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Actors Elizabeth Marvel and Reed Birney to raise the curtain in NIDA’s Addiction Performance Project

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Media Advisory

October 16, 2012

Elizabeth MarvelReed BirneyActors Elizabeth Marvel and Reed Birney

Elizabeth Marvel and Reed Birney will lead an impressive cast in the Addiction Performance Project, an innovative continuing medical education (CME) program for doctors and other health providers, on October 20 in Philadelphia, Pa. The performance is a project of the National Institute on Drug Abuse (NIDA), part of the National Institutes of Health, and is designed to help doctors and other health professionals better identify and help drug-abusing patients in primary care settings, and to break down the stigma associated with drug addiction.

The program will begin with a dramatic reading of Act III of Eugene O'Neill's Long Day's Journey into Night, with Elizabeth Marvel reading the part of Mary Tyrone, the morphine addicted matriarch of a family devastated by addiction. Ms. Marvel joins other notable leading ladies, including Dianne Wiest, Debra Winger, Blythe Danner, and Kathryn Erbe, in reading this role as part of the Addiction Performance Project. The reading will be followed by an expert panel reaction and facilitated audience discussion to explore the challenges for providers in working with addicted patients and the experience of these patients and their families. The performance is free, although conference registration is required.

What: NIDA’s Addiction Performance Project

When: Saturday, October 20, 2012, 10:30 a.m. – 11:30 a.m

Where: American Academy of Family Physicians (AAFP) Scientific Assembly
Pennsylvania Convention Center, 114
1101 Arch Street, Philadelphia, Pa.

Registration is required. Members of the media who wish to attend should contact media@nida.nih.gov.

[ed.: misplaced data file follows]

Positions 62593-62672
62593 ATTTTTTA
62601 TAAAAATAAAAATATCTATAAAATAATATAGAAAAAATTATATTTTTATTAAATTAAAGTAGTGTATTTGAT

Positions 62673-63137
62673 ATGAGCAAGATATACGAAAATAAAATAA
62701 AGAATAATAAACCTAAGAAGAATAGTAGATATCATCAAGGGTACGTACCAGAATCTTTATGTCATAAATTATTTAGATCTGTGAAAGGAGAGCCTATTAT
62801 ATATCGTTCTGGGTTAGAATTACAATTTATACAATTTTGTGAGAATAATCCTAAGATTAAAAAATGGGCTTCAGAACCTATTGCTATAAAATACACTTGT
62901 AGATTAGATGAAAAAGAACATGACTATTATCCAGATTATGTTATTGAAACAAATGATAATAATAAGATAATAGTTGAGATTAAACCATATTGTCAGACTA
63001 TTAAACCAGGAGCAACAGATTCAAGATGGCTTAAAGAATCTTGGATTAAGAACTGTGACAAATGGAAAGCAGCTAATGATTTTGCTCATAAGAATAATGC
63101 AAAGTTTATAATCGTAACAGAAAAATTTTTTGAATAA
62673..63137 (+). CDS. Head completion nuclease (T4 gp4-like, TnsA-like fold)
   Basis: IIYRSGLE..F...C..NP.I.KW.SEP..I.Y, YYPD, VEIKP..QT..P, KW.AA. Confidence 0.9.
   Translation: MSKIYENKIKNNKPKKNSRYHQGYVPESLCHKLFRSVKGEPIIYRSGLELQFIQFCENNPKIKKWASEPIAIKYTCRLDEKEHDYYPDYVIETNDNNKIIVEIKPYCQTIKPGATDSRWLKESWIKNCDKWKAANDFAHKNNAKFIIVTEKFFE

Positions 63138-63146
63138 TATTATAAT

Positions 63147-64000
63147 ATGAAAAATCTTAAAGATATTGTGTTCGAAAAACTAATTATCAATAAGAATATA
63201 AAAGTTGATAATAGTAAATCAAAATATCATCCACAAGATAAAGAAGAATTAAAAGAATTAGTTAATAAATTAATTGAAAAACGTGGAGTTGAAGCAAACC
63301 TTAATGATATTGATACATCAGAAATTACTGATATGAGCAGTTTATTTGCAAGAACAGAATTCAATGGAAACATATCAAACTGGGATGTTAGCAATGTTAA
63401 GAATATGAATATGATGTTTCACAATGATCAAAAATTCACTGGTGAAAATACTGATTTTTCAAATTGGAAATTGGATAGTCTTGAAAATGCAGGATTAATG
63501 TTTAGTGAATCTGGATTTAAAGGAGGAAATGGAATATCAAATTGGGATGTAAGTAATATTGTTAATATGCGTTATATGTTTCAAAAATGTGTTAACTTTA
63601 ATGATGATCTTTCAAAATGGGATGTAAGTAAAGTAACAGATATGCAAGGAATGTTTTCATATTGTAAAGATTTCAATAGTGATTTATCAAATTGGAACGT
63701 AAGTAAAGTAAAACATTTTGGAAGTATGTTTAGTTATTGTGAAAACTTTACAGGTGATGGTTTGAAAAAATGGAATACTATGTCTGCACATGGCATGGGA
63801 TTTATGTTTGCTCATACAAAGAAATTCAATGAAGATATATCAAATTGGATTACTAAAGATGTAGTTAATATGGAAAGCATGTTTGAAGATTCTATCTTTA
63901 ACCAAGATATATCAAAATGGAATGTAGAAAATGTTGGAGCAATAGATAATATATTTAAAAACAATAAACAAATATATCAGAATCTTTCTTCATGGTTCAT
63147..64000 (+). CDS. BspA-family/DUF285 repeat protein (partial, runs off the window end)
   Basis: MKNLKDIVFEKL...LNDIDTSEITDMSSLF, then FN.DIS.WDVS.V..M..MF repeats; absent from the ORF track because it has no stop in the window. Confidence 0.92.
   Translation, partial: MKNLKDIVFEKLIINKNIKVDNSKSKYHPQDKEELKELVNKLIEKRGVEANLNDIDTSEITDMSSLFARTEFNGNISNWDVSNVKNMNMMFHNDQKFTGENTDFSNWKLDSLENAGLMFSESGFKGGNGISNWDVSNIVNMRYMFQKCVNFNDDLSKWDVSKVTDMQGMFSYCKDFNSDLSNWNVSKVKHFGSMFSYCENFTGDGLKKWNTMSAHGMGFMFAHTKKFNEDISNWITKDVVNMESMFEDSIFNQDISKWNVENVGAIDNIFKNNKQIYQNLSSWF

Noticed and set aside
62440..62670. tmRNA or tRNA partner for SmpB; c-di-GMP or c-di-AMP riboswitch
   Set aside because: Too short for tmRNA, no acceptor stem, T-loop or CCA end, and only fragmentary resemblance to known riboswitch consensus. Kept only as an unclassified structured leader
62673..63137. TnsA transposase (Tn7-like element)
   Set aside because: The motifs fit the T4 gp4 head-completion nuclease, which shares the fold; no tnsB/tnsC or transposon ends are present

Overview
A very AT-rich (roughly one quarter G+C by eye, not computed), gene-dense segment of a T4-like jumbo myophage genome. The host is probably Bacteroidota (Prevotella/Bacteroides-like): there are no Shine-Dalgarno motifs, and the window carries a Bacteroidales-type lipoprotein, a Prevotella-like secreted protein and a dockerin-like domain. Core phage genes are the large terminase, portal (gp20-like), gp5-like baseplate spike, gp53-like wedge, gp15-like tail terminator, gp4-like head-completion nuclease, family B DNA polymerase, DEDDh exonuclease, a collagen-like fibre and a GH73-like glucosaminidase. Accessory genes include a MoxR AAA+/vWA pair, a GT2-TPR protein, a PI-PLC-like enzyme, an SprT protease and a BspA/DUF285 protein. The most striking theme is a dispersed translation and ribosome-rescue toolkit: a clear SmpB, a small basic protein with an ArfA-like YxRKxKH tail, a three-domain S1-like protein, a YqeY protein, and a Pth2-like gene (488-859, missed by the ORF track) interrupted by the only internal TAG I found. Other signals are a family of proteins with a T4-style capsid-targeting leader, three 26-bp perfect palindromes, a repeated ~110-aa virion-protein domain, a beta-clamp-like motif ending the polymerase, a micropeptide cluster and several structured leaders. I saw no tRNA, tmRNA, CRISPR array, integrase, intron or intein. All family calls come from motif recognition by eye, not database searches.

Who: Featured Actors (subject to change)
Elizabeth Marvel (Mary Tyrone)
Reed Birney (James Tyrone)
Bob Braswell (Edmund Tyrone)
Julianna Zinkel (Cathleen)

Featured Panel Members
Russell Breish, M.D. (Fellow, AAFP; Chestnut Hill Hospital)
Lee Carter, M.D. (Fellow, AAFP; University of Tennessee)
Leonard Reeves, M.D. (Fellow, AAFP; Medical College, Georgia Health Sciences University)
Lisa Soldat, M.D. (Fellow, AAFP; Broadlawns Medical Center Family Health Center)

Jack Stein, Ph.D., Director of NIDA’s Office of Science Policy and Communications

This presentation of NIDA’s Addiction Performance Project is in cooperation with AAFP’s Scientific Assembly CME program. The project is part of NIDAMED, NIDA's outreach to practicing physicians, physicians in training, and other health professionals. The Addiction Performance Project has a limited run through 2013. For more information, visit: www.drugabuse.gov/nidamed/APP.

Follow Addiction Performance Project news on Twitter at @NIDANews, or join the conversation by using: #nidaAPP.

NIDA Press Office

About the National Institute on Drug Abuse (NIDA): NIDA is a component of the National Institutes of Health, U.S. Department of Health and Human Services. NIDA supports most of the world's research on the health aspects of drug abuse and addiction. The Institute carries out a large variety of programs to inform policy and improve practice. Fact sheets on the health effects of drugs of abuse and information on NIDA research and other activities can be found on the NIDA home page at www.drugabuse.gov. To order publications in English or Spanish, call NIDA's new DrugPubs research dissemination center at 1-877-NIDA-NIH or 240-645-0228 (TDD) or fax or email requests to 240-645-0227 or drugpubs@nida.nih.gov. Online ordering is available at drugpubs.drugabuse.gov. NIDA's media guide can be found at www.drugabuse.gov/publications/media-guide, and its new easy-to-read website can be found at www.easyread.drugabuse.gov.

About the National Institutes of Health (NIH): NIH, the nation's medical research agency, includes 27 Institutes and Centers and is a component of the U.S. Department of Health and Human Services. NIH is the primary federal agency conducting and supporting basic, clinical, and translational medical research, and is investigating the causes, treatments, and cures for both common and rare diseases. For more information about NIH and its programs, visit www.nih.gov.

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